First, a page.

Apologies for the late update. Last night I was too tired (or tipsy, your guess) to blog.
Wednesday was the customary short day; there were plenary talks in the morning and excursions in the afternoon. Having already had a look at the wonders of the Great Barrier Reef in better weather before the conference, I decided to go to the zoo. In case that sounds kind of boring, let me tell you that the Cairns Tropical Zoo hosts some rather impressive animals; the saltwater crocodiles in particular are scarily big (one of them was known to eat cattle before he got captured), and the many birds and lizards are just very different from anything on the Northern hemisphere (and there were koalas and kangaroos, too).
Thursday started with another experimental talk, presented by Justine Serrano of LHCb, who spoke about the many flavour physics observations made by that collaboration. Highlights included pushing the bounds for the branching ratio Bs->μμ very close to the Standard Model prediction (this is an observable for which most of the uncertainty actually comes from lattice QCD predictions of fBs) as well as observing the decay B->πμμ for the first time (this is the rarest B decay ever observed). New measurements of φs from Bs->J/ψφ and Bs->J/ψππ are compatible with zero, and the parameter space for many new physics models has already now been tightly constrained by LHCb. There is some tension in the (poorly known) UT angle γ and in the isospin asymmetry in B->Kμμ and K->K*μμ, but the latter discrepancy seems most likely to be a fluctuation that will go away with more data. LHCb has also made the most precise measurements of B spectroscopy so far. With an upgrade intended to improve the acquisition rate to 10-20 times ahead, LHCb will certainly continue to impress in the future.
The next speaker was Cecilia Tarantino talking about the theoretical side of flavour physics. Here one of the most pressing issues is the inclusive-exclusive discrepancy in Vub and Vcb, where in each case the inclusive and exclusive measurements differ by more than 2σ. A unitarity triangle analysis favours the exclusive value for Vub and the inclusive value for Vcb; in each case more precise lattice input for the exclusive determination is needed along with more experimental data for the inclusive one. Another tension that arises in the UT fit is coming from the branching ratio BR(B->τν); this cannot be explained in the 2-doublet Higgs model of type II, but more elaborate 2-doublet Higgs models might still explain it. Since D mixing is now entering the stage, we might become sensitive to different potential new physics, since the charm is an up-type quark; the fDs puzzle, on the other hand, has now been resolved: the lattice values went up and the experiments came down.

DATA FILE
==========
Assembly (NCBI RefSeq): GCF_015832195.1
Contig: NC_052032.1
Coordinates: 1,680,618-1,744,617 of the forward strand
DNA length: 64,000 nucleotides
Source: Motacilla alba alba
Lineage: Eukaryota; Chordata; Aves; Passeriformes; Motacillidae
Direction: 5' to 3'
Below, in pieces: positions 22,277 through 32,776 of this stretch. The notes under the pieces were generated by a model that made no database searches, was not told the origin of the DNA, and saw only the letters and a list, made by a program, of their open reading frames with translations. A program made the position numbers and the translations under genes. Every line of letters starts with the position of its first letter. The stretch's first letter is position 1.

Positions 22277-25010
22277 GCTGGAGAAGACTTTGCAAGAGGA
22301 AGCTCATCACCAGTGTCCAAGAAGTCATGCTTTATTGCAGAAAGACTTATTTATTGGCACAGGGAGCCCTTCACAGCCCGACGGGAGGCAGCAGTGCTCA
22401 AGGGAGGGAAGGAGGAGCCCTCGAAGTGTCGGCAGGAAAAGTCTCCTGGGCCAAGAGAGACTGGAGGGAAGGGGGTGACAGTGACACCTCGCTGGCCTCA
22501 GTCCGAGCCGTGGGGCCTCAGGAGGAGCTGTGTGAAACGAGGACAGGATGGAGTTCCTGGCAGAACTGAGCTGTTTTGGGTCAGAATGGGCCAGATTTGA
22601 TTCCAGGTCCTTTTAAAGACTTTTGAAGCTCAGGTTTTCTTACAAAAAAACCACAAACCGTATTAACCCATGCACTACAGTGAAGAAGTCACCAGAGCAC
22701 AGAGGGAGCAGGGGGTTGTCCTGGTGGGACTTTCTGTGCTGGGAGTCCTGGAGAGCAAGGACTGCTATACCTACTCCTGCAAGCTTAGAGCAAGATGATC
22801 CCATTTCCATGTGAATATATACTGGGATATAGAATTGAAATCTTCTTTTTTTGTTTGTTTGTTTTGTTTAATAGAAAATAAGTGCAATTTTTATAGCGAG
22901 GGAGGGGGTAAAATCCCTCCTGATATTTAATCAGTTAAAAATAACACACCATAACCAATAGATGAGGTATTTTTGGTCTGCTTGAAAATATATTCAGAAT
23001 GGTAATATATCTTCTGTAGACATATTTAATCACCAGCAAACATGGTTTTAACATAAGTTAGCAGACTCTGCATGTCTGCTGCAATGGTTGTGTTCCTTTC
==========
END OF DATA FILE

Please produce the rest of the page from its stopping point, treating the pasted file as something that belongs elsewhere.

The second plenary opened with a talk by Huey-Wen Lin on hadron structure from the lattice, where there are a number of open puzzles, some of most pressing ones of which are the nucleon charge radii and the axial charge of the nucleon. It is likely that many systematic effects contribute here, including excited states effects, which can be overcome by using the summation method or by explicitly including excited states in fits.
This was followed by a talk by Ross Young about nucleon strangeness measurements and their impact on dark matter searches. The theoretical uncertainties of dark matter searches are dominated by the uncertainties of the nucleon sigma terms, in particular the strange sigma term. These can analysed both directly from an analysis of nucleon three-point functions, or indirectly via the Feynman-Hellmann theorem. Modern estimates of the nucleon strangeness (and their errors) are much lower than those of ten years ago, and lattice QCD can contribute significantly to reducing the uncertainties of searches for the stuff than makes up one quarter of the Universe, but of which so far we somewhat embarrassingly no idea what it actually is.
The last plenary talk of the morning was given by Walter Freeman, who spoke about determining electromagnetic sea effects on hadron polarisabilities by reweighting. He compared various approaches to reducing the noise of stochatic estimators for reweighting factors, finding that neither projecting out the low modes nor introducing intermediate reweighting steps helped for this case, but that looking at derivatives of the reweighting factors instead and performing a hopping parameter expansion did help.
In the afternoon there were parallel sessions. Mainz graduate student Vera Gülpers gave a very nice talk on measuring the scalar form factor of the pion. My own talk was just an update on the ongoing radiative improvement of NRQCD, so actually not terribly exciting.
In the evening there was the conference banquet, which was very good; however, the waiting staff took the slightly strange decision to serve the chicken or vegetarian entree and the meat or fish main course to people based on whether they were seated on even or odd seats (I have no idea whether this might be an Australian custom, though).